Permanent Disability Attorneys in Lexington, Kentucky
Workers’ compensation is a no-fault system that protects employees from workplace injuries and illnesses in the sense that their medical expenses and related losses due to time off from work will be covered without the need for a lawsuit. In return, employers are protected against legal action.
All states except Texas now mandate that most private employers provide workers’ compensation insurance, either by purchasing it from an insurance provider or by self-insuring.
Wisconsin was the first state to adopt a workers’ compensation mandate in 1911, followed by nine other states in the same year.
In the next decade, 36 other states joined the movement. Mississippi was the final state to enact workers’ compensation legislation in 1948. Texas is still the only state that makes workers’ compensation optional.
Workers’ compensation not only provides coverage for short-term injuries or illnesses resulting from workplace accidents or conditions, but it also is designed to cover workers who suffer permanent disabilities, whether total or partial.
If you or a loved one has been injured or fallen ill on a job because of workplace conditions or an accident, and you need to explore all your options for receiving workers’ compensation in or around Lexington, Kentucky, contact us at Wilson & McQueen, PLLC.
Our legal team of workers’ compensation attorneys has decades of experience in helping workers who are injured or exposed to toxic chemicals and fallen ill to recover the just compensation due them. Reach out immediately. We also proudly serve clients in areas surrounding Lexington, including London, Georgetown, Richmond, and Nicholasville.
Workers’ Compensation Benefits in Kentucky
Employers must provide workers’ compensation coverage for their employees in almost all situations. The few exceptions are for agricultural workers, domestic servants, true independent contractors, persons working less than 20 days at another’s home, and some charitable workers.
When an employee is injured at work or falls ill due to workplace conditions such as toxic chemicals, that person is entitled to workers’ compensation benefits. This includes medical expenses and lost wages.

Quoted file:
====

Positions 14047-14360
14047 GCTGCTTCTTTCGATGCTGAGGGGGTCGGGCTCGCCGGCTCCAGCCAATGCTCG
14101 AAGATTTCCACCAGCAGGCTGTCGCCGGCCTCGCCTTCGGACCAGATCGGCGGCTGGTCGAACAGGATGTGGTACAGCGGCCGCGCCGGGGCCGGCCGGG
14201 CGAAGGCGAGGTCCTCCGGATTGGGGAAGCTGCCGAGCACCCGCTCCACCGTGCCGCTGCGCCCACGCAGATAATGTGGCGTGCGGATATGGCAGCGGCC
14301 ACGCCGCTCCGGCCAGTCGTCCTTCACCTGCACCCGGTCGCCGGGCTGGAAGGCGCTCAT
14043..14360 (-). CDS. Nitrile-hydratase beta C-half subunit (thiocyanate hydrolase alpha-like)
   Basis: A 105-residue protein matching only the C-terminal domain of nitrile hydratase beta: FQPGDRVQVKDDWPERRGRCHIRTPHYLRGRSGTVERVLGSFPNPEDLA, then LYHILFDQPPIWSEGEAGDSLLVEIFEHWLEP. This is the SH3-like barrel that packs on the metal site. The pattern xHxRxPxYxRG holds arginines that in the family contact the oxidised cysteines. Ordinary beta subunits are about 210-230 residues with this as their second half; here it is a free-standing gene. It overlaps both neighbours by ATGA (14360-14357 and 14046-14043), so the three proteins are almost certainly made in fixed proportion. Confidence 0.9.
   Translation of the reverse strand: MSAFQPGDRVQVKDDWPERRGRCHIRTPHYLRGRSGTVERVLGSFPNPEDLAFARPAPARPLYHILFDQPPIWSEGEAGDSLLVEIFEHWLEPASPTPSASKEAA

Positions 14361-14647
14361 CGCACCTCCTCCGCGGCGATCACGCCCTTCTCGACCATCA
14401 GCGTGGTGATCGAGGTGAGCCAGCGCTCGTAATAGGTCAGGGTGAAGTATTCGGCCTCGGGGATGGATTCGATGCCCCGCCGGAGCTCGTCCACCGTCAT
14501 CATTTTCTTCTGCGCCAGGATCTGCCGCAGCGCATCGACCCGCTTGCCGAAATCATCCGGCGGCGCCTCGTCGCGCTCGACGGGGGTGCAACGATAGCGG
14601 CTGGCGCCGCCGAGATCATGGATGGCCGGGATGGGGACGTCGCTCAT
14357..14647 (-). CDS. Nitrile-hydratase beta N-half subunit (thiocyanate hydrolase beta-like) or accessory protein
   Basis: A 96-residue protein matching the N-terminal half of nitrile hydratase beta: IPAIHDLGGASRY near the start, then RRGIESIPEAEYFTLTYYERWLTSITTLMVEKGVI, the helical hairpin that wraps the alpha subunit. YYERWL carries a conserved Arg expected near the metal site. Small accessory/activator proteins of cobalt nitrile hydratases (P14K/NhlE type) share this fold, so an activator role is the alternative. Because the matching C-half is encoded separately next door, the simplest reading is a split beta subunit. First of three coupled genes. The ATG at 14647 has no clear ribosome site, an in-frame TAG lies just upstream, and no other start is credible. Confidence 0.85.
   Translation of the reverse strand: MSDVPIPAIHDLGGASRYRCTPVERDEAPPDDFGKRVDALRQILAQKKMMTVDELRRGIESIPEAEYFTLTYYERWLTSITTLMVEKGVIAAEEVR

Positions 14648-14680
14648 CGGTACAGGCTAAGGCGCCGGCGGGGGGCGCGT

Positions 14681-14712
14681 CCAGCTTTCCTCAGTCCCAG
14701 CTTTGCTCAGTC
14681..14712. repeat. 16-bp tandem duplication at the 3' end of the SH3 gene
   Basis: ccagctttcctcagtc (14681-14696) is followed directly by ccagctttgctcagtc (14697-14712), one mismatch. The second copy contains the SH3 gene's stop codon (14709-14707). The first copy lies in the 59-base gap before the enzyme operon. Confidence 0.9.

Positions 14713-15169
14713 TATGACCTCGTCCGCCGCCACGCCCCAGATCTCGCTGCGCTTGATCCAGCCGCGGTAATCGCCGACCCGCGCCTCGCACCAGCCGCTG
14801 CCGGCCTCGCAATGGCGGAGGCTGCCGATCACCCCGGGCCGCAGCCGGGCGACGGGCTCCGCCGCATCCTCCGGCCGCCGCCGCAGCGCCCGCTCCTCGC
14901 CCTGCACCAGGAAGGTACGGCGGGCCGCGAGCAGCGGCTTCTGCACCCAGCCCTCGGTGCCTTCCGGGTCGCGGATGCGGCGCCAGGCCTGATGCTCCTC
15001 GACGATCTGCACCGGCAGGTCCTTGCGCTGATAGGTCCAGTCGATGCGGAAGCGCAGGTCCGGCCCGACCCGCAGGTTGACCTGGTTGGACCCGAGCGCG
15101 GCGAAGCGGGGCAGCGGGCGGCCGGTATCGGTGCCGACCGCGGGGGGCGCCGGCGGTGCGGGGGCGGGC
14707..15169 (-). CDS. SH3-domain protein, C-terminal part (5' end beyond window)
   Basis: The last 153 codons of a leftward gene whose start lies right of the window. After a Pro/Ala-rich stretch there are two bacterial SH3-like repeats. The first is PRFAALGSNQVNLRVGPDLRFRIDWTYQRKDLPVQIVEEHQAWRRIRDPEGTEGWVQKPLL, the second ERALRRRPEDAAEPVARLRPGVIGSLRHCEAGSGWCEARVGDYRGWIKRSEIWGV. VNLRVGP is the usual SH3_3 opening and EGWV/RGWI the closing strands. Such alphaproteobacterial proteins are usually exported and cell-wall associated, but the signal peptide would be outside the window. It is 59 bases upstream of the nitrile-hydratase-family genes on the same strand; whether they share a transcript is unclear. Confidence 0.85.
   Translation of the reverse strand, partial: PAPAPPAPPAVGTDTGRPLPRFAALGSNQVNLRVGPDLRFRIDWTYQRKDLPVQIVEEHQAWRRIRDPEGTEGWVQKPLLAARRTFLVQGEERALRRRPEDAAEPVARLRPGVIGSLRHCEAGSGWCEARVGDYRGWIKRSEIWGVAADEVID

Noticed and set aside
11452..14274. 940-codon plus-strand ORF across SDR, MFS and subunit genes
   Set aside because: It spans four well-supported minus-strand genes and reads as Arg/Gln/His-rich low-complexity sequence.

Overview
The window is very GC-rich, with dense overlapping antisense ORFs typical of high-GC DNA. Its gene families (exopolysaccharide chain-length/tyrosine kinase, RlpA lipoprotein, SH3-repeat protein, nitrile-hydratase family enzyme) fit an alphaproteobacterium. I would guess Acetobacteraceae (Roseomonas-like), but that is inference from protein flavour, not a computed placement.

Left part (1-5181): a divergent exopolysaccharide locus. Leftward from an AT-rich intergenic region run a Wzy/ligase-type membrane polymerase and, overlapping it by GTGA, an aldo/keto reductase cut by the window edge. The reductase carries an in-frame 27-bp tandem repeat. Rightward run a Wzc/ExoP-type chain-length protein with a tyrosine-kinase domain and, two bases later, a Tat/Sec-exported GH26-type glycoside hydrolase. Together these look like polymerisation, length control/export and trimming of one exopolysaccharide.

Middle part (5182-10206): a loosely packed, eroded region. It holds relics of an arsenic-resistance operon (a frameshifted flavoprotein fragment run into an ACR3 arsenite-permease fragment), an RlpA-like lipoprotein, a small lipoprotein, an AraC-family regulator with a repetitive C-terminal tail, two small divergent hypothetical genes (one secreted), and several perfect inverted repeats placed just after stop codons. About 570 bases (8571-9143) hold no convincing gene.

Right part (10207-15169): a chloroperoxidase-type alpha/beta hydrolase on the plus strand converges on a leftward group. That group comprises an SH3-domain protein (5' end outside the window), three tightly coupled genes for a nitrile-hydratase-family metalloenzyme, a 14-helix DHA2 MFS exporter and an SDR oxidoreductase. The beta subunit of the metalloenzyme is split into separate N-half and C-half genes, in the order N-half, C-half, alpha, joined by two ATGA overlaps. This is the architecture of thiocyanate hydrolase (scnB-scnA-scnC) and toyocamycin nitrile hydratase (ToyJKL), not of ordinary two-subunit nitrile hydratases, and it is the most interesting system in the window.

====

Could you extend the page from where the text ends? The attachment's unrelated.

However, there is a seven-day waiting period before being paid for lost wages, and you must be out of the workforce for 14 days to collect for the seven-day waiting period. Wages are also generally paid at two-thirds of your average weekly wage up to a cap set by the state.
What if You’re Permanently Disabled?
The workers’ compensation program has two avenues for compensation if your injury or illness becomes permanent. These are called Permanent Total Disability (PTD) and Permanent Partial Disability (PPD).
For a permanent disability determination to be made, it generally depends on your physician’s declaring that you’ve reached the level of maximum medical improvement (MMI), meaning you will not improve further from your impairment or illness no matter what medical science can do. This physical state is also sometimes called “permanent and stationary.”
Of course, the workers’ compensation insurance provider will likely order an independent medical examination (IME) to verify whether your physician’s assessment is accurate. Take the word “independent” lightly, however. These medical examiners are being paid by the parent insurance company, and thus the result of the exam will often be insurer-friendly.
Differences Between Total and Partial Disability
Permanent Partial Disability (PPD) means you’ve reached the point of maximum medical improvement, and you have a permanent impairment as a result of workplace conditions or an accident. You may eventually be able to return to work, and you will be entitled to benefits, including compensation, until you can do so—up to a limit.
PPD benefits are generally paid out over 425 weeks, though that can be sometimes extended to 520 weeks. The benefits end at age 70 regardless of how many weeks are left. Medical expenses will be covered, and compensation will be based upon two-thirds of your average weekly wage (AWW), or two-thirds of the state’s average weekly wage, whichever is lower.
The key determinant for PPD is that you may eventually be able to return to work. However, if you are unable to return to the same type of work you were doing previously while making the same amount of money, your PPD award can be increased.
Permanent Total Disability (PTD) also hinges on a determination of maximum medical improvement, but in this case, the consequences of the work injury or illness are so extreme that you can no longer keep your former job or get a new one.
Benefits include medical expenses and compensation equal to two-thirds of your AWW, just as with PPD, but other factors can weigh in, including what is called an impairment rating assigned by a medical expert, along with the worker’s age and educational level.
Benefits generally end at age 70. You can also opt for a lump-sum payment to invest, put in an interest-bearing account, buy life insurance for your loved ones, or even open a family business. Your age and life expectancy can help determine whether a lump sum is preferable.
Permanent Disability Attorneys Serving Lexington, Kentucky
In Lexington and surrounding areas, rely on the workers’ compensation attorneys at Wilson & McQueen, PLLC to help you assemble the supporting documents for your claim and then answer the questions and challenges by the insurer and their representatives. If you’re facing any permanent disability, we stand ready to fight for your rights to full benefits. Don’t go it alone, but reach out immediately.